Accurate Indoor Maps with Affordable Sensors

This is part of the PerceptIn technology blog on how to build your own autonomous vehicles and robots.  The other technical articles on these topics can be found at

In this short passage we describe PerceptIn’s latest technology of using highly affordable sonar and other sensors (such as LiDAR or computer vision) to generate an accurate indoor map for robot navigation, this technology brings three advantages brought by our latest technology:

  1. Chassis agnostic: we have tested this technology on multiple chassis with different sonar and other sensor configurations, and it worked in all cases.

  2. Sonar only mapping: We also confirm that it is possible to use only sonar for mapping, given that other sensors (such as vision or LiDAR) provide accurate real-time locations.  If we added LiDAR map to Sonar map we get a more accurate map.  The combination of sonar and LiDAR enables the robot to smoothly navigate through the environment even when LiDAR fails to work.

  3. Glass proof: unlike LiDAR, sonar map is glass proof thus effectively detect any glass or transparent obstacles.

First, we built the following small robot, which consists of a very cheap LiDAR device and 16 sonar sensors, the total sensor cost is less than $100 USD.  We performed temporal and spatial calibration and utilized the robot for indoor map collection.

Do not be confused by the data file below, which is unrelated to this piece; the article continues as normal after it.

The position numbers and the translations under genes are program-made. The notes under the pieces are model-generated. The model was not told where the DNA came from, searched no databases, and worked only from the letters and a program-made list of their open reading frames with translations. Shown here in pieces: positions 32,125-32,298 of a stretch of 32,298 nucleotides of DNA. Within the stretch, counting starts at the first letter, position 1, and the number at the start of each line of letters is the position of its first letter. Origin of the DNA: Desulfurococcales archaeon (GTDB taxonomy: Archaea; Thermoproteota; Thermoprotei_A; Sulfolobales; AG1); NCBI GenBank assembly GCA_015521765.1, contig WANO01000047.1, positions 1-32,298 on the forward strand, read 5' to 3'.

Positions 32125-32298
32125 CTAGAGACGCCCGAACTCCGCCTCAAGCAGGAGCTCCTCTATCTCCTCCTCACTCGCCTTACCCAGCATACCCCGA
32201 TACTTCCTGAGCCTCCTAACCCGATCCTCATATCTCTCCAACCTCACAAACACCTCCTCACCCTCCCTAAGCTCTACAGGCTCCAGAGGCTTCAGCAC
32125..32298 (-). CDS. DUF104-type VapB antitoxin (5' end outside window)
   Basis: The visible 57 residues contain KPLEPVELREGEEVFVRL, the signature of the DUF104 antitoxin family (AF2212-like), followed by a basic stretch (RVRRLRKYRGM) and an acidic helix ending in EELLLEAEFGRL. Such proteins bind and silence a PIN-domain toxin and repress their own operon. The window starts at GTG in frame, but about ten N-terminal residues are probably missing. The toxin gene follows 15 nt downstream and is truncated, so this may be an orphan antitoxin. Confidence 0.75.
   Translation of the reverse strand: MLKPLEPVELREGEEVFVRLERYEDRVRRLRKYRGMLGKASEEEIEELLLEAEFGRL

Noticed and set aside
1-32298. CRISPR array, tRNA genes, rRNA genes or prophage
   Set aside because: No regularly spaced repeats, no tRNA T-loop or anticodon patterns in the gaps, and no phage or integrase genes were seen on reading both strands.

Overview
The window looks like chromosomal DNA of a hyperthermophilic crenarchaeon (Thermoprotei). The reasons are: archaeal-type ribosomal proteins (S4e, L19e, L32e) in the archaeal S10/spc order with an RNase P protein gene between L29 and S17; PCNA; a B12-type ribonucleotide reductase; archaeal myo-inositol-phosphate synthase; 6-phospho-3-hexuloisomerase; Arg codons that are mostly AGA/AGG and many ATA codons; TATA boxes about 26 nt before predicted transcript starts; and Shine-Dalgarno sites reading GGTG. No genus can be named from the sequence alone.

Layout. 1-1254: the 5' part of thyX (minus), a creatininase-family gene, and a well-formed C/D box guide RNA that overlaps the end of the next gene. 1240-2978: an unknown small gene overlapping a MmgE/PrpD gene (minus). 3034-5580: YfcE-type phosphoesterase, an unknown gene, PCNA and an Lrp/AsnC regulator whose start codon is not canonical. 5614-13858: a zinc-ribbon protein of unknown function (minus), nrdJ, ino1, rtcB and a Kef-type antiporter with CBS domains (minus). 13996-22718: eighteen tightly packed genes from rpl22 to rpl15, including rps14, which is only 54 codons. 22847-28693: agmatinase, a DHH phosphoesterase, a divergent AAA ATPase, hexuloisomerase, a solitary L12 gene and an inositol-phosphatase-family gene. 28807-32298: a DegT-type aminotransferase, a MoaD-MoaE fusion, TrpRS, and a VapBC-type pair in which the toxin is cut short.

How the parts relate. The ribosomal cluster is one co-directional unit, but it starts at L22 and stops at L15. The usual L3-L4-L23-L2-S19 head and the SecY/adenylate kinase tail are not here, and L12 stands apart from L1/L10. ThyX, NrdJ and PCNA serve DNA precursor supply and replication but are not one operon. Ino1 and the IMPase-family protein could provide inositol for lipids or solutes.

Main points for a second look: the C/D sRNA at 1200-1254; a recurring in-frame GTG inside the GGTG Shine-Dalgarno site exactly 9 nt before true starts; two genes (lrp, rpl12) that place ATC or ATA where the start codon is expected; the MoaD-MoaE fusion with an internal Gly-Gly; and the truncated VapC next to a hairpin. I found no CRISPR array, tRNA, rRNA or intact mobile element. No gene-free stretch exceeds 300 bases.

Figure 1: robot setup

To make sure we tested it in a suitable environment, we chose the corridor outside of our office (Figure 2, Figure 3, Figure 4), which contains many glass doors that LiDAR will penetrate, and LiDAR alone would not be able to generate a good map.

Figure 2: testing environment

Figure 3: glass doors on the side

Figure 4: robot in action

As expected, the LiDAR map, though accurate most of the time, contains false information, especially that LiDAR failed to detect those glass doors as indicated in Figure 5.

Figure 5: LiDAR map

In Figure 6, we show the sonar map our proprietary algorithm generated, note that the black dots represent detected obstacles, gray points show unknown/unexplored areas, and the white space show empty space.  Though sonar map is not as high-definition as the LiDAR map, it successfully captures any glass doors along the way.

Figure 6: sonar map

In Figure 7, we overlay the sonar map and LiDAR map together to generate an accurate representation of the corridor and verified that all glass doors were successfully captured.  Thus this prototype successfully proved that our design worked.

Figure 7: fusion map

With this technology, we can make our robots and autonomous vehicles navigate smoothly indoor and outdoor.  Please drop an email to if you are interested in collaboration.